Numerous unexpected service and repairs have been required as a result of thousands of Toyota customers discovering a defective diesel particulate filter (DPF) in their brand-new vehicles.
Owners voiced complaints about the engine’s increased wear and tear as well as the foul-smelling emissions.
Anyone who purchased a brand-new Hilux, Landcruiser Prado, or Fortuner between 2015 and 2020 may be affected by the problem.
“Hilux is the best-selling vehicle in Australia for many years so it affects a lot of vehicles,” Carsales editor-in-chief Mike Sinclair said.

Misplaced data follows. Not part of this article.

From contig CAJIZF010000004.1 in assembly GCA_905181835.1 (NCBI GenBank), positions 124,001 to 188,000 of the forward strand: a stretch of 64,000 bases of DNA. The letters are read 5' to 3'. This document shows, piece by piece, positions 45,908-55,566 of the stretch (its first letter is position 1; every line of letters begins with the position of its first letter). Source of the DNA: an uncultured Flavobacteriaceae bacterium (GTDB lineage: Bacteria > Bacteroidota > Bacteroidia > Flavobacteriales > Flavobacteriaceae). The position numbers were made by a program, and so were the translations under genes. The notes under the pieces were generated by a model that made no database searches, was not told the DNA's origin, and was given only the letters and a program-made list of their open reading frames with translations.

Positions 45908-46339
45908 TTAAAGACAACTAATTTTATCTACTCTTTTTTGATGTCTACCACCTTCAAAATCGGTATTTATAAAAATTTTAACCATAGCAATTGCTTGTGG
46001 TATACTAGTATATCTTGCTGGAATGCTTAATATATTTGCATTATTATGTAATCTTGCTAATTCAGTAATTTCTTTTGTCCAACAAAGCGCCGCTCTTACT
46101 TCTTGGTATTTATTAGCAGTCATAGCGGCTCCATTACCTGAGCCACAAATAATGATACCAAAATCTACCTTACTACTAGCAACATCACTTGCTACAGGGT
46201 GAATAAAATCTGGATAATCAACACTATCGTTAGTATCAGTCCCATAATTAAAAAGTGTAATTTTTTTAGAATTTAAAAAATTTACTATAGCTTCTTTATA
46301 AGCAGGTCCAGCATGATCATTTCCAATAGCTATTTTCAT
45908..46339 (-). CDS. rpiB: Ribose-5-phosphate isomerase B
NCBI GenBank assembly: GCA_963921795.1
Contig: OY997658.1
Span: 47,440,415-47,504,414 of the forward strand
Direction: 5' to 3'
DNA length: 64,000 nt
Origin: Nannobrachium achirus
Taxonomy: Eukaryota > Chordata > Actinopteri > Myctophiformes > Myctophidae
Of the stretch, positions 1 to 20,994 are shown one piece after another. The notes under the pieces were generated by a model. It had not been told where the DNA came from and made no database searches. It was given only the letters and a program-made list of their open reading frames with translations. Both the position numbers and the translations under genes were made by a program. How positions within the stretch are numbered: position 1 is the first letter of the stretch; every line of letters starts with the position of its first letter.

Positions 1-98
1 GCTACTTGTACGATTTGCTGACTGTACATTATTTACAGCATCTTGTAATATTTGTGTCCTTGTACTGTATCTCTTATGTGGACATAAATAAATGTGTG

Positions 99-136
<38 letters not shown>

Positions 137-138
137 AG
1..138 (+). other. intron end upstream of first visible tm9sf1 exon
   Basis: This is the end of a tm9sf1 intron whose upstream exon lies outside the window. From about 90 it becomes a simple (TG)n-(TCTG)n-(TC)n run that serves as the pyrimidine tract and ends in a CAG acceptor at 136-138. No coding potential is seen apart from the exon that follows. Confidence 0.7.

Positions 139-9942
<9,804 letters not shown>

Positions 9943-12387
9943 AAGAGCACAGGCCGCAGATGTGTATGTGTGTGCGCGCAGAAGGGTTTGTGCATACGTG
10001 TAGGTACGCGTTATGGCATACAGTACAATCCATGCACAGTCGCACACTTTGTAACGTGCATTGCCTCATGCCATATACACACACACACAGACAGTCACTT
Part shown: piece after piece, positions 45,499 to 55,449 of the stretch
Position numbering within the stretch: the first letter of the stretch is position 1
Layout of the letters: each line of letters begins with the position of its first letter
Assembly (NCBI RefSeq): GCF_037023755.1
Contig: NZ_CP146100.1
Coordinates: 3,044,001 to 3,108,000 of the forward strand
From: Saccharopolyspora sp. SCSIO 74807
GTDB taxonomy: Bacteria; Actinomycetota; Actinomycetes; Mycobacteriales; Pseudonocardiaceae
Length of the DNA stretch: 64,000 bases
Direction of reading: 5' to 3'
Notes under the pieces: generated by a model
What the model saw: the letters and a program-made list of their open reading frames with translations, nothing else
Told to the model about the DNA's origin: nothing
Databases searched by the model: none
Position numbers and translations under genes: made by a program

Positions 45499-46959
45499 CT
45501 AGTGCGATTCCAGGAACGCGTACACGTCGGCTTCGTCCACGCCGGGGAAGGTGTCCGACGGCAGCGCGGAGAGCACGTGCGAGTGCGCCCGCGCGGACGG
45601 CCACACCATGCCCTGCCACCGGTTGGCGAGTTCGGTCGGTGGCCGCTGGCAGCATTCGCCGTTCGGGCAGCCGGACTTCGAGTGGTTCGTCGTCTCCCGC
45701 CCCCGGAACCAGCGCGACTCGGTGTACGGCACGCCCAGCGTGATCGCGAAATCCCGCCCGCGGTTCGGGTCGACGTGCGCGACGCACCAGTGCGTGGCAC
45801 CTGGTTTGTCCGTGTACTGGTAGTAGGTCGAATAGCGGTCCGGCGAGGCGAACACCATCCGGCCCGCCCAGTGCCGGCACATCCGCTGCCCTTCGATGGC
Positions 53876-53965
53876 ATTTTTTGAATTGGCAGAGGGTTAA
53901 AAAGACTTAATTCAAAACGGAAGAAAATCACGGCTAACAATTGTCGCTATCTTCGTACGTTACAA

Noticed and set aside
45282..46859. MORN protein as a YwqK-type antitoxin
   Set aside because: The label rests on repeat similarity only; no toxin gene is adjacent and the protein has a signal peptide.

Over250,000 people may get compensation of up to $14,000. It could become one of Australia’s largest class-action lawsuits, with the company potentially paying out a compensation bill of up to $2 billion.
Toyota has already lost the case at the Federal Court, but the automaker appealed on Monday.
Toyota said they’re aware “customers have experienced inconvenience and discomfort from the issue” and it’s committed to “free-of-charge repairs”.
The company added that all identified faulty DPFs in New Zealand have been fixed for the customers that were impacted.
“They’ve already changed the cars themselves so (the faulty DPF is ) not happening on the latest models,” said Sinclair.